Now in its 28th year, Québec Science magazine’s annual list of top 10 scientific discoveries in celebrates breakthrough research being done in Quebec. This year, a pair of McGill-led initiatives – both focussing on brain cancer – have made the list.
“Lively, diverse, surprising: This is how we could describe research in Quebec in a few words,” said the editors of the magazine in publishing the list today, noting that each year, Quebec researchers publish more than 17,000 studies.
The Top 10 list was selected by a jury of scientists and journalists. The one caveat: None of the discoveries in this year’s list involve COVID-19 as a number of studies are still underway.
As per tradition, Québec Science’s top discovery of 2020 will be chosen by the voting public. Visit this page to see the top 10 discoveries and to vote for your favourite.
While both McGill discoveries involve research into brain cancer and fall under the same item on the Québec Science list (“Incursion inédite dans les tumeurs du cerveau”), they are independent of each other.
Brain cancers have long been thought of as being resistant to treatments because of the presence of multiple types of cancer cells within each tumour. A study led by Drs. Kevin Petrecca, a neurosurgeon and brain cancer researcher at The Neuro (Montreal Neurological Institute and Hospital) of McGill University; and Charles Couturier, a neurosurgery resident, has uncovered a cancer cell hierarchy that originates from a single cancer cell type, which can be targeted to slow cancer growth.
The study, which is the largest ever single cancer cell RNA sequencing project, included 55,000 glioblastoma cells and 20,000 normal brain cells. The team found that there are five main cancer cell types within each tumor, and these cancer cell types are similar to the cell types that are in the normal human brain.
For the first time, researchers detected what they describe as a progenitor glioblastoma stem cell (GSC) – a cell type from which all other cancer cells develop. They showed a cellular hierarchical organization to the cancer which originates from progenitor GSCs.
After identifying molecular vulnerabilities in progenitor GSCs, the researchers then targeted these and found that progenitor GSC survival and proliferation decreased as a result. In preclinical disease models, this reduced tumor growth and increased survival.
“Our work has gone a long way to resolve the complexity of glioblastoma heterogeneity, and provides a new framework to reconsider the nature of glioblastoma,” said Dr. Petrecca when the study first came out. “Understanding how these cancer cells interact with the cancer microenvironment is not well understood in this disease, but this study serves as a good starting point to begin to understand how glioblastoma originates and evolves prior to treatments.”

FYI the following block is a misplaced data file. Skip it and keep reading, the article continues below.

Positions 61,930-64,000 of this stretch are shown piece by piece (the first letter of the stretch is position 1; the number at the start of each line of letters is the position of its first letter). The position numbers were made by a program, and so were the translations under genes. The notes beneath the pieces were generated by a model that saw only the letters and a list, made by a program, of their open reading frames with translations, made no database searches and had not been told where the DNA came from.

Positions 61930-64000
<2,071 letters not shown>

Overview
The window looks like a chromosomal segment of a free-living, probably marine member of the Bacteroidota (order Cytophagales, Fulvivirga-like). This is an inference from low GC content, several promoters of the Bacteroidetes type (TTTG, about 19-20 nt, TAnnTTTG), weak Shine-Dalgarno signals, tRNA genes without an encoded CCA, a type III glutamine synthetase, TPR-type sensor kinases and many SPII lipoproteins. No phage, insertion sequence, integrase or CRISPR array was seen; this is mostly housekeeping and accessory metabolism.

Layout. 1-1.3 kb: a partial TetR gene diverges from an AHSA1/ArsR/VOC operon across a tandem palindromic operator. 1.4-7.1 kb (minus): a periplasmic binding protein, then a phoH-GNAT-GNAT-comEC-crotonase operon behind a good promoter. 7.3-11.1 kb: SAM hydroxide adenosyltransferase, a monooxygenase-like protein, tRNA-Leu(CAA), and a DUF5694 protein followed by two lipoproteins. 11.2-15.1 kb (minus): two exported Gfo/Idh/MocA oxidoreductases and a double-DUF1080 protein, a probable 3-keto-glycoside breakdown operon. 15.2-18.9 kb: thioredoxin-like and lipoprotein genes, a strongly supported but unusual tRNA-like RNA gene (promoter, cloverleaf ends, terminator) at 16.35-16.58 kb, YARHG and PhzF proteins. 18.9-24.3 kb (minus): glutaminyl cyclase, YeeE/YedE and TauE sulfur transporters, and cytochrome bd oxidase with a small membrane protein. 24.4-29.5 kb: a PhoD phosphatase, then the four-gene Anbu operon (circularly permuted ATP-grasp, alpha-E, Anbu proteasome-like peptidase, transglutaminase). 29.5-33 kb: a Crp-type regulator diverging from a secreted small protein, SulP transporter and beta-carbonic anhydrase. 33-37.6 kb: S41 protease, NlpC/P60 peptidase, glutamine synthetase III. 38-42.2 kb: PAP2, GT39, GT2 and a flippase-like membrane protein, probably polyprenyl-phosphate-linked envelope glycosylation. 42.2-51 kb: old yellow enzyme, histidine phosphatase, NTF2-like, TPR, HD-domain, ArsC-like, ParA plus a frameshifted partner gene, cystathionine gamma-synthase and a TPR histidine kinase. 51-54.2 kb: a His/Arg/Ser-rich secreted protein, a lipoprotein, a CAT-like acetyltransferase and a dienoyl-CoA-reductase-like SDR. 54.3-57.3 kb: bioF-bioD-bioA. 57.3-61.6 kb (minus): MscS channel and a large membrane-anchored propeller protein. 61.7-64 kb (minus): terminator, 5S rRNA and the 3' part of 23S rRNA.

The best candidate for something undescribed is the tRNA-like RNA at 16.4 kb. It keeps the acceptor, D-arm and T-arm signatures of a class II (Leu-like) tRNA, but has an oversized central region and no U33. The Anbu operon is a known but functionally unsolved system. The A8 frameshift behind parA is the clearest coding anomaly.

Editor’s note: Dr. Petrecca and Frédéric Leblond of Polytechnique Montréal won Québec Science’s 2017 Discovery of the Year for developing a cancer-detection probe.
Progenitor cells are also key to the research being done by a team led by Dr. Claudia Kleinman, an investigator at the Lady Davis Institute at the Jewish General Hospital and Dr. Nada Jabado, of the Research Institute of the McGill University Health Centre (RI-MUHC).
The team, along with Dr. Michael Taylor of The Hospital for Sick Children (SickKids), discovered that several types of highly aggressive and, ultimately, fatal pediatric brain tumors originate as a result of stalled development of progenitor cells in the pons and forebrain. The genetic event that triggers the disease happens in the very earliest phases of cellular development, most likely prenatal. Rather than developing normally, the cells’ progress is halted and they transform into malignancies.
The condition is called Peter Pan Syndrome as these cells are in a state of arrested development. The challenge for researchers has been to identify how best to “unlock” these cells and allow for normal development.
Applying sophisticated single cell sequencing techniques and large-scale data analysis, researchers compiled the first comprehensive profile of the normal prenatal pons, a major structure on the upper part of the brainstem that controls breathing, as well as sensations including hearing, taste, and balance.
“The cornerstone to fighting these conditions is to identify the biological process at work, which is what our research has achieved,” said Dr. Kleinman when the study first came out. “Once we understand the underlying mechanisms, the search can begin for the means to unblock the arrested development of the cells. The complexity of the brain is astounding, and we now have narrowed down where to search.”
Cast your vote on the Québec Science website.
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Article courtesy of The McGill Reporter
Article courtesy of The McGill Reporter